This has been a good month for Judith Bingham; helping, no doubt, to sugar the pill of next year's 60th birthday (don't worry, Judith, I'm only two years behind you, and so I know we're both still young!). She had a BBC Proms première last Sunday week and now the release of this, the second disc from Naxos devoted to her music. She's certainly not an unfamiliar name to record collectors or concert-goers, but to date it is mostly through her choral music that she has become known; both this month's Proms piece and this Naxos disc are of her organ music.
So it helps to be able to introduce her music by describing it in terms those most likely to buy this disc will understand. The easy thing is to draw parallels with which they are familiar, but this is probably as pointless as describing every meat which is not beef, pork or lamb as "tasting like chicken". (The first time I ate crocodile – ironically in the company of the late Steve Irwin at his Australia Zoo in Queensland – I was asked to describe its taste. "Most people say it tastes like chicken", I was told; "No", I honestly responded, "it tastes like crocodile".) The fact is, though, it is very difficult to hear any organ music written in the last 100 years without finding parallels with the French masters – Messiaen, Dupré, Alain – simply because these French composers were so influential in writing for the organ that their models are just about impossible to ignore. So is there any value in suggesting that aspects of Judith Bingham's writing for the organ are reminiscent of them?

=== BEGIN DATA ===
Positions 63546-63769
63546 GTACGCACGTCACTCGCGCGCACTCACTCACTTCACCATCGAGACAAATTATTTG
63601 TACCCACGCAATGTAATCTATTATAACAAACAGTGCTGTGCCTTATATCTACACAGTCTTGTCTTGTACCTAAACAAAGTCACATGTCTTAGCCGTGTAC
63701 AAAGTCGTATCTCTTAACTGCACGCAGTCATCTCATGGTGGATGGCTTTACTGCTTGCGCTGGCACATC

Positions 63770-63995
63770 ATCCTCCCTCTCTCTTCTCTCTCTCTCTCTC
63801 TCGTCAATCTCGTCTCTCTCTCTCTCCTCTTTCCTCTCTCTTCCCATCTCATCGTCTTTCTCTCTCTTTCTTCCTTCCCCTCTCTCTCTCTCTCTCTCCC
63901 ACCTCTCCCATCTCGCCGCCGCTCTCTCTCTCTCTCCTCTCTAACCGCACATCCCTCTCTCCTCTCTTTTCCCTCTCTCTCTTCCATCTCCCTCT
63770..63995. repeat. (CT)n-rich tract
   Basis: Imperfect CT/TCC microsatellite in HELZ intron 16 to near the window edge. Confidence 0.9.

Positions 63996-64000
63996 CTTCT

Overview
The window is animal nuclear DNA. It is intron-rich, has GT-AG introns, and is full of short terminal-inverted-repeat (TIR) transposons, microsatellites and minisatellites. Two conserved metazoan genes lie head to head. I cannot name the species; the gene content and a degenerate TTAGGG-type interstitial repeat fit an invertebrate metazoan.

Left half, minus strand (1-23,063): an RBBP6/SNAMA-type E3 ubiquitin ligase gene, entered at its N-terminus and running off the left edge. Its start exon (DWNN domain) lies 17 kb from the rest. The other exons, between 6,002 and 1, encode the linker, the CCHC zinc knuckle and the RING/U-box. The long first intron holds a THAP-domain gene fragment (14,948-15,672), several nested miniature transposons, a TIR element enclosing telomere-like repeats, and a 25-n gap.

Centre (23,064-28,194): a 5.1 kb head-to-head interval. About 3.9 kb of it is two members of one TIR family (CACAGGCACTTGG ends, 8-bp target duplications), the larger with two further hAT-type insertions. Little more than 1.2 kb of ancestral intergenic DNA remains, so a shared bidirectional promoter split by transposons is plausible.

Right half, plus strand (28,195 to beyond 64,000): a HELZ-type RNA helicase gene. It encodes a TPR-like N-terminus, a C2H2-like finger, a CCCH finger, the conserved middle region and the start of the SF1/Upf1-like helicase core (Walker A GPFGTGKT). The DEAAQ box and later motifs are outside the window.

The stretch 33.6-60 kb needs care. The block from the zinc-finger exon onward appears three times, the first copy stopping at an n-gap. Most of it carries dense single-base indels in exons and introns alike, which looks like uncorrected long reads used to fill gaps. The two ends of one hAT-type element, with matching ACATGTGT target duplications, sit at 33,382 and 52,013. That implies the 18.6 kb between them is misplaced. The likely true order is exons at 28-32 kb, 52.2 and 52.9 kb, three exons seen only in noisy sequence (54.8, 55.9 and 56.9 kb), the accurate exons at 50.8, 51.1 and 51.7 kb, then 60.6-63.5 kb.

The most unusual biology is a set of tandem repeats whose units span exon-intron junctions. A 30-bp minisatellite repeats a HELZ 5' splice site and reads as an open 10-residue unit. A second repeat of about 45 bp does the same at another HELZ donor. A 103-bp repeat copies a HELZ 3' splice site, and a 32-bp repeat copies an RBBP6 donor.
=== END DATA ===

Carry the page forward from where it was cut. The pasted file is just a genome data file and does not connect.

Judith Bingham's writing for the organ is certainly original; you could never listen to it and confuse it with someone else's. But it is not particularly distinctive; unlike, say, Mathias (with his dancing rhythmic rows of bare fifths) and Leighton (with his insistent chromatic steps full of seventh and second harmonies), she does not write in a style which has an immediately identifiable individuality about it. You would hear it and know who it was NOT, but you would not be able to say who it WAS. So, to that end, I feel it is incumbent on me to describe her musical language to the uninitiated. Just because it's organ music should not be excuse enough for buying the disc - although some will – nor should the fact that it reveals the latest re-fashioning of the Harrison and Harrison organ in St Alban's Abbey. Perhaps some might buy it simply to hear how good Tom Winpenny, a fairly new entrant on the British organ scene, is. My review will, of course, address these elements – but you will have to read my thoughts in the pages of Gramophone's Awards issue in October – but my main focus is to describe to potential purchasers what they might expect musically.